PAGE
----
More from the always interesting Finfacts.ie site (if his site was easier to read and less cluttered, it would be the even more useful; some very good analysis and data on it re Ireland, that you don’t get in other media)
As with Noonan’s dodgy deal on Apple blowing our 2015 GDP up by 26%, in return for taking on up to €380m in extra annual EU GDP levies, I wonder if all of these smaller deals are paying their EU GDP levy cost of 0.25%?
i.e. If a €100m in equity deal, is “housed” in Ireland, that is c €250,000 p.a. extra in EU GDP levies for Ireland. It would be pretty stupid if the deal was paying c €100,000 p.a. in Irish advisor fees for their Irish tax avoidance post-box (on Sir John Rogerson’s Quay), and the State was still paying more in EU levies?
There used to be an Irish Department of Finance argument (doctrine), that artificially boosting Irish GDP (even if we loose all dirct economic benefit from paying extra EU GDP levies), is still worth it as it reduces Irish borrowing costs. However, with Irish Bond yields largely divorced from Irish fundamentals (solely driven by ECB activity)m AND almost at 0% anyway, this arguement would no longer appear to hold up. I wonder if the DOF watch this?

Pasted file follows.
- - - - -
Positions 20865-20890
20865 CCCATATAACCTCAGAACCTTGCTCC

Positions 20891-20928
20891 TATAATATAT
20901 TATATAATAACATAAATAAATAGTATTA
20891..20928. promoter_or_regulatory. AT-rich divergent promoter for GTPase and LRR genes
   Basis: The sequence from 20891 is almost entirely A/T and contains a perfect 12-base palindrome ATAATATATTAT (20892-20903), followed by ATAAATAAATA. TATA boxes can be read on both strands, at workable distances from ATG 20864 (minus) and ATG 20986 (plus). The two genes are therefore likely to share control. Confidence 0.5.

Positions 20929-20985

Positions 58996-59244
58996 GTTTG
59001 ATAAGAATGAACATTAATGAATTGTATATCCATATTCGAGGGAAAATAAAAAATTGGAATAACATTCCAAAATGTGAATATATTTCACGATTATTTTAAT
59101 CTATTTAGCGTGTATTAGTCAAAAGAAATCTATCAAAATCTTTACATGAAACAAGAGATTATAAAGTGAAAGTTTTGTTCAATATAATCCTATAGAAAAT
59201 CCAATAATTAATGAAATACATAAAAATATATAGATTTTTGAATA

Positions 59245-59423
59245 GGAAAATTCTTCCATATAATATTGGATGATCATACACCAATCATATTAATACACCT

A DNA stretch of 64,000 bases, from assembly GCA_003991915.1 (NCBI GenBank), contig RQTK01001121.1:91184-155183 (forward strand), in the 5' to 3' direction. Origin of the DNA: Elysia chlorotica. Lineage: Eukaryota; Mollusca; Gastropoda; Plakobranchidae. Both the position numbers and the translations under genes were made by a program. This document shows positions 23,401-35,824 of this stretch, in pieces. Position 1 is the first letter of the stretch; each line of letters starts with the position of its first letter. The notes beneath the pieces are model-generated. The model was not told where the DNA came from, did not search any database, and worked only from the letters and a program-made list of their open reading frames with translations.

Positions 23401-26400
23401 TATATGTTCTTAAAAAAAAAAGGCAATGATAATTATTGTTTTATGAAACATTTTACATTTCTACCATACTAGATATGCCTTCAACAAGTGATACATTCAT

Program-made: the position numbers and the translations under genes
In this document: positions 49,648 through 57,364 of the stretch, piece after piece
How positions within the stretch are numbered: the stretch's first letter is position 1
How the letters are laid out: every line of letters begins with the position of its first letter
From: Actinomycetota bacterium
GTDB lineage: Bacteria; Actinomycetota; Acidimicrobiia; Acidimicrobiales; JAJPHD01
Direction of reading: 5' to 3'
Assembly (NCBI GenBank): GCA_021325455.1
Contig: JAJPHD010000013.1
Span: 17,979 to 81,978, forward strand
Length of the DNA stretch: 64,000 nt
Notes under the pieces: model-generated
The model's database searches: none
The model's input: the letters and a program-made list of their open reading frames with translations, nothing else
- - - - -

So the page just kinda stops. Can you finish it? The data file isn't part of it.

Heres a revelation.
I had a family member was a member of FG many moons ago.
Hes not too bright - was more of the table-thumping type than anything - but he was a paid up member and a reliable ‘believer’ (in as far as he understood what was going on).
What shocked the family was that he was asked to stand in a few no-hoper SCD constituencys in the early 90s.
(edit - he was aware of this but was promised a ‘good’ constituency as if he sucked a few lemons first…)